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I have a Shutter Precision PD8 hub, and a B&M headlight. I happen to have a spare B&M headlight of a different model in my parts bin. I'm thinking about putting the second light on just to have extra light, and potentially to aim it lower so I can see close-up better. Can I just patch the second light in? And if I do, should I put it electrically parallel or series? And will it be any brighter at all, or will each light just be proportionally dimmer?

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Most bike dynamos produce roughly constant current, so if you ride fast enough, doubling the resistance by wiring two lights in series gives 12v, neatly split between the lights. The classic setup in old days was two lights in series and switch to short circuit one when riding slowly, so that the other would get the full voltage.

Some new LED lights designed for dynamo can take advantage of this feature even with single light, so it would make sense to not add any current limiting to new models. The only way to know if it works for any specific model is to try.

  • Since dynamos produce speed dependant tension, they have an inbuilt constant voltage regulator. Although some systems have the regulator built into the lights. All lights hooked to a dynamo are always wired in parallel. If you add two headlights the drawn current might exceed the capacity of the dynamo. – Carel Oct 11 '20 at 13:47
  • Two lights/lamps wired in series will only work properly if each of them draws exactly the same current, which due to manufacturing tolerances is rather unlikely. – Carel Oct 11 '20 at 13:53
  • @Carel do you have any sources for the claim about inbuilt constant voltage regulator? If all dynamos have one, how do you explain the two lights in series setup? Why would using two lamps with slightly different resistance, either in series or parallel, lead to dramatically different power to the lamps? – ojs Oct 11 '20 at 14:51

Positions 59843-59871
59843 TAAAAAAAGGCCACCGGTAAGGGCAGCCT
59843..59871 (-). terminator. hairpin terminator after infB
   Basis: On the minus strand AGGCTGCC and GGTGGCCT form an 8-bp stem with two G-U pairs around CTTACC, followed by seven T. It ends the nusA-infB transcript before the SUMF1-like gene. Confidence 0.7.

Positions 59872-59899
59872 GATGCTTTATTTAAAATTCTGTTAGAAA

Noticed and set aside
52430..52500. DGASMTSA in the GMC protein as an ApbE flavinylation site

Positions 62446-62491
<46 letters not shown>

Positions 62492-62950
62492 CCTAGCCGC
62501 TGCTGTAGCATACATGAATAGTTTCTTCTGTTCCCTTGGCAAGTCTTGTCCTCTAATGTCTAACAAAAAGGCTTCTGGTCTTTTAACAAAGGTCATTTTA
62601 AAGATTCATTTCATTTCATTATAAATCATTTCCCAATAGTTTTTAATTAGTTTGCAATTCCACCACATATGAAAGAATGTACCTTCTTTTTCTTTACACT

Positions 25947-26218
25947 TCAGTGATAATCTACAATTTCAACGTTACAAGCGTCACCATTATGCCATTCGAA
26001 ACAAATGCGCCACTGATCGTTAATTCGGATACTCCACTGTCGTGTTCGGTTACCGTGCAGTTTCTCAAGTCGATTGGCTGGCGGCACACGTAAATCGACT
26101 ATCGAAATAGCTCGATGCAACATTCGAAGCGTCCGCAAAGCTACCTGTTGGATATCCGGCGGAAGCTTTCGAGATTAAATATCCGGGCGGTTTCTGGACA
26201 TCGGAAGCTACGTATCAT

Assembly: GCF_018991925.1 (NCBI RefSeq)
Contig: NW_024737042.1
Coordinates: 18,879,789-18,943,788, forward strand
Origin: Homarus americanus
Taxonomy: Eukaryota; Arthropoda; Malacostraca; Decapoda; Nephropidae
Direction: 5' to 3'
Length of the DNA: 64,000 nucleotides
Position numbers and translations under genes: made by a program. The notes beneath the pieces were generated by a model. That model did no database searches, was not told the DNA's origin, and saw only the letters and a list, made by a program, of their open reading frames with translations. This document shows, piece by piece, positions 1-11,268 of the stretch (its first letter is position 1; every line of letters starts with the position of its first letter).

• Conc: voltage regulator, LED lighting is highly voltage sensitive, so either the lighting unit or the generator must carry a regulator and a rectifier to protect the LED from over-tension. For lights in series and current flowing through, check Ohm's law, the resistance of both devices adds up, the max. current flowing being determined by the highest resistance: A 6V2W lamp in series with a 6V3W will burn brighter connected to a 6V source and both dimmer.. In // they shine at their standard brightness – Carel Oct 12 '20 at 15:30
  • @Carel you seem to believe that dynamos produce constant voltage rather than roughly constant current, and because of that, the rest is nonsense. It is true that LEDs require a driver circuit, but it regulates current, not voltage and is in the light, not dynamo. – ojs Oct 12 '20 at 16:32

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